Student debt will cost Britain billions over the next 30 years, figures obtained by a former universities minister reveal. John Denham, a former La...

The Autumn Statement Looks Far Too Optimistic

John Mills | Posted 17.02.2015 | UK Politics
John Mills

The Chancellor's recent Autumn Statement generated a number of big-splash headlines with announcements on Stamp Duty, tax and savings. But there are really only two key criteria by which we will judge the Chancellor's Statement in the long term.

The EU Needs to Learn the True Meaning of 'Wealth'

Martin Whitlock | Posted 14.02.2015 | UK Politics
Martin Whitlock

If the E.U. is keen to assert leadership on these issues, it could do worse than reflect upon what "wealth" really means for its 500 million citizens.

Are You up for a Data Revolution?

Claudia Delpero | Posted 01.02.2015 | UK
Claudia Delpero

An advisory group to the United Nations is calling for a revolution. It won't be taking people to the streets, ousting governments or causing bloodshed, but it will overhaul the data driving governments' decisions.

A World Where People Count

Manuel Barcia | Posted 23.01.2015 | UK
Manuel Barcia

Just after the results of the Brazilian presidential elections were made public a few days ago, giving current President Dilma Rouseff of the leftist Workers Party a small margin of victory over her opponent Aécio Neves, the British weekly magazine The Economist did what it always does, and came up with one of their worst ever statements.

How to Earn £90,000 a Year Making Sandwiches While Saving the NHS

Martin Whitlock | Posted 18.01.2015 | UK Politics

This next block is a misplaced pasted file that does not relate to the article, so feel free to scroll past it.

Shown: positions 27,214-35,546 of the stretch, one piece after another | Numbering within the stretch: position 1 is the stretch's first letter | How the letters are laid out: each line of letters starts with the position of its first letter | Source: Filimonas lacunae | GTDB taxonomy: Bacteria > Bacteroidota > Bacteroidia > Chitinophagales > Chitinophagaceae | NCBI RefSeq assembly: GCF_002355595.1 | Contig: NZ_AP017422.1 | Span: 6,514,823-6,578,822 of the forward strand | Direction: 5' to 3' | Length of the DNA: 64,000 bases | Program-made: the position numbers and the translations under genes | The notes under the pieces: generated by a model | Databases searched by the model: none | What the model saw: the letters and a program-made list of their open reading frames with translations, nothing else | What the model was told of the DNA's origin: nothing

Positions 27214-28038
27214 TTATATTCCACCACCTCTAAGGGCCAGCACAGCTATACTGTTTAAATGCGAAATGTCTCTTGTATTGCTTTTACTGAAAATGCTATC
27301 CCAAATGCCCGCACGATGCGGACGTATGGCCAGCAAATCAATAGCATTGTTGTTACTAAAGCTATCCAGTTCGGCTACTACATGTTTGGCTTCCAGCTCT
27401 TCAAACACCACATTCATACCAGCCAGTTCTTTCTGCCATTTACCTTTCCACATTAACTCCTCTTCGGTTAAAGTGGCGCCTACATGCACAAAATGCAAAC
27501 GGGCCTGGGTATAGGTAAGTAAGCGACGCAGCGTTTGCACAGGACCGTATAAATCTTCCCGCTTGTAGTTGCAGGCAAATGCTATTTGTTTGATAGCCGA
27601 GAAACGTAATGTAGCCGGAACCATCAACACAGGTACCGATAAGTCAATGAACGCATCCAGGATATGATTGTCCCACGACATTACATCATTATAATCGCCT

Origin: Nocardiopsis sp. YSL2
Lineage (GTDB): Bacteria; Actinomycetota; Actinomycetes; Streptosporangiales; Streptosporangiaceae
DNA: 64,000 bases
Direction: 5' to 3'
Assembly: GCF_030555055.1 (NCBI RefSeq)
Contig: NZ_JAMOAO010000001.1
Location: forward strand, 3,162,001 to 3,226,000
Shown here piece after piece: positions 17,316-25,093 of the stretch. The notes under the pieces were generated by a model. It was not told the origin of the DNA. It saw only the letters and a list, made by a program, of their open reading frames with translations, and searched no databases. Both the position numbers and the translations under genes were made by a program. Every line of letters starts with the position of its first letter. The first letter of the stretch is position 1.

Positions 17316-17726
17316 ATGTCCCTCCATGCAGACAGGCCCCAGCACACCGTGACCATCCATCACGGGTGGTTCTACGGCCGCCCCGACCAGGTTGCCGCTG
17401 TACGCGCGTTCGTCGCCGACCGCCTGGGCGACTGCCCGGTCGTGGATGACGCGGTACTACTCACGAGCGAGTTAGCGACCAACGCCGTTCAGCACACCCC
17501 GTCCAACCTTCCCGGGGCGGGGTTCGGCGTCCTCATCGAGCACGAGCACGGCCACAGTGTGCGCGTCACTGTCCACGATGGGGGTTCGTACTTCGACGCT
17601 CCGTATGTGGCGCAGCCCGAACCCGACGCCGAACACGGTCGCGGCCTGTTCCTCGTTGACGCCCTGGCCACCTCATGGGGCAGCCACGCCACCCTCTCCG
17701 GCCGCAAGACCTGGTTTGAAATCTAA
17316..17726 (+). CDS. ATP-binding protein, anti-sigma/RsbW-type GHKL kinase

Martin Whitlock

Instead of struggling to find new jobs for all those redundant sandwich makers, therefore, the most beneficial solution is to spread the extra free time around the working population to improve the quality of their health and lives. To achieve this, two things are needed...

Is GDP Cheating West Africa?

Claudia Delpero | Posted 22.11.2014 | UK
Claudia Delpero

The spectacular GDP growth recorded by some West African countries in the past 5 years is all of a sudden undermined by the spread of the Ebola virus. The epidemic has put under the spotlight the poor conditions of health systems in the region, but also the fragility of economic models measured only by Gross Domestic Product.

Will Austerity Really Reduce the Government Deficit?

John Mills | Posted 10.11.2014 | UK Politics
John Mills

In 2013, the government deficit, according to the latest available Office for National Statistics (ONS) figures, was £92.9billion, which was 5.8% of GDP. All our major political parties are fixated on getting this deficit down by cutting expenditure and raising taxes. But should they be quite so determined to do so? Is austerity really the best way to cut the deficit?

Asa Bennett

Mission Accomplished? 11 Problems Osborne Would Prefer You Ignored

HuffingtonPost.com | Asa Bennett | Posted 25.07.2014 | UK Politics

George Osborne has thanked the "hard work of the British people" as official figures out today showed that Britain's economy has fully recovered from ...